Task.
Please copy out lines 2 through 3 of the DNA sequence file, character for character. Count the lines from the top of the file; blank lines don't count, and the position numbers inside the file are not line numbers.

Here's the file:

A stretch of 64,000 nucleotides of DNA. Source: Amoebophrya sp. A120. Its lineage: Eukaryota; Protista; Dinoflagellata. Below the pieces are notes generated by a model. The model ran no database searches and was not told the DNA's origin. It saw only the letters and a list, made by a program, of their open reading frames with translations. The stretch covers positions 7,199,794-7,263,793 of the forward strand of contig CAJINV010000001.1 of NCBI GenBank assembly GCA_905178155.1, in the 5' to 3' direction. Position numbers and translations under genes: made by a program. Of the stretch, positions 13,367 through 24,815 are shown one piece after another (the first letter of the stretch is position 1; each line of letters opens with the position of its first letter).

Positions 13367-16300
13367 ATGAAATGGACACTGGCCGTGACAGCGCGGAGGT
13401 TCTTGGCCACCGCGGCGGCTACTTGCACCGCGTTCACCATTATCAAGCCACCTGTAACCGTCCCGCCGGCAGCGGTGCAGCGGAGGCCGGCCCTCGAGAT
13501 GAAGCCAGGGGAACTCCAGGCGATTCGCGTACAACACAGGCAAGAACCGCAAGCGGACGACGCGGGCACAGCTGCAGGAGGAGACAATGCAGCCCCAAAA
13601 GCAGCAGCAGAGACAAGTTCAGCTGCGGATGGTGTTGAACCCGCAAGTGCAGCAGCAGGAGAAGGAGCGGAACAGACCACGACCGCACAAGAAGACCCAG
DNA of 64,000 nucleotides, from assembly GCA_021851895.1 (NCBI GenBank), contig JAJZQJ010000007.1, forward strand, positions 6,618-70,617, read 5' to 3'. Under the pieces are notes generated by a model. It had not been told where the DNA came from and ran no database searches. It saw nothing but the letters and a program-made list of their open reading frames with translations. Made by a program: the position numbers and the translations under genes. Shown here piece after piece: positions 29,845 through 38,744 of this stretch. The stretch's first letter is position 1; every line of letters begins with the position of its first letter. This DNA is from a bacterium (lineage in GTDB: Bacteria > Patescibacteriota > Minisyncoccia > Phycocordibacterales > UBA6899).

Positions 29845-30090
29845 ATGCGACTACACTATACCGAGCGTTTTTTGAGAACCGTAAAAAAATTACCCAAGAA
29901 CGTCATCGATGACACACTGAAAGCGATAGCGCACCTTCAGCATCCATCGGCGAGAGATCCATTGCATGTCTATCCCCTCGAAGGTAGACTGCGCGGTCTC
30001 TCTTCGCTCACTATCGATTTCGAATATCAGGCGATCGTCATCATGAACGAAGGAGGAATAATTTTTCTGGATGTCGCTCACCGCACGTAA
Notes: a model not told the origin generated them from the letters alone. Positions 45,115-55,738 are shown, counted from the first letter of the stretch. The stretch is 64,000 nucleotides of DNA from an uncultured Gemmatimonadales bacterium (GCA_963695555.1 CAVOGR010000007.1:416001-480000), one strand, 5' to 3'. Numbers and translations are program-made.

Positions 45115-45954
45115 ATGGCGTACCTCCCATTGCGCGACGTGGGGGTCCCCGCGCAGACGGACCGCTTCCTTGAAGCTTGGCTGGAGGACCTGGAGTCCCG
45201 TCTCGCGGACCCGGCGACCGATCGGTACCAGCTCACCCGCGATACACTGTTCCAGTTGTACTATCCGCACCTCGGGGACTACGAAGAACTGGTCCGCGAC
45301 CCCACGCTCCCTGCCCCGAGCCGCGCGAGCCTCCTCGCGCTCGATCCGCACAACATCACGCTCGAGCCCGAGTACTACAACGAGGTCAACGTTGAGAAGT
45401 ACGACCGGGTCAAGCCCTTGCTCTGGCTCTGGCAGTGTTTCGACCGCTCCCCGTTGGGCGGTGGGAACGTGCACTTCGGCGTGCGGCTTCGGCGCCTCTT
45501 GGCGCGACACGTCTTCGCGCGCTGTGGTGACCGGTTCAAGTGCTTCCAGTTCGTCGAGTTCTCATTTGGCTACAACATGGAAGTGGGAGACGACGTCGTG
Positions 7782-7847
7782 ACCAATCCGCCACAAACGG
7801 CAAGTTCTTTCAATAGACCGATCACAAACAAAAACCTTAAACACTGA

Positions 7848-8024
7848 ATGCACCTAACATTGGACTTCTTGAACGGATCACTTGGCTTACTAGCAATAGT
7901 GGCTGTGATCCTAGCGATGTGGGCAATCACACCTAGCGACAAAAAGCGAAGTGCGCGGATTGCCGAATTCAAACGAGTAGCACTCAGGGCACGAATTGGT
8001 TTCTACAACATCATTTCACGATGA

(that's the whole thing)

Positions 13367-16300
13367 ATGAAATGGACACTGGCCGTGACAGCGCGGAGGT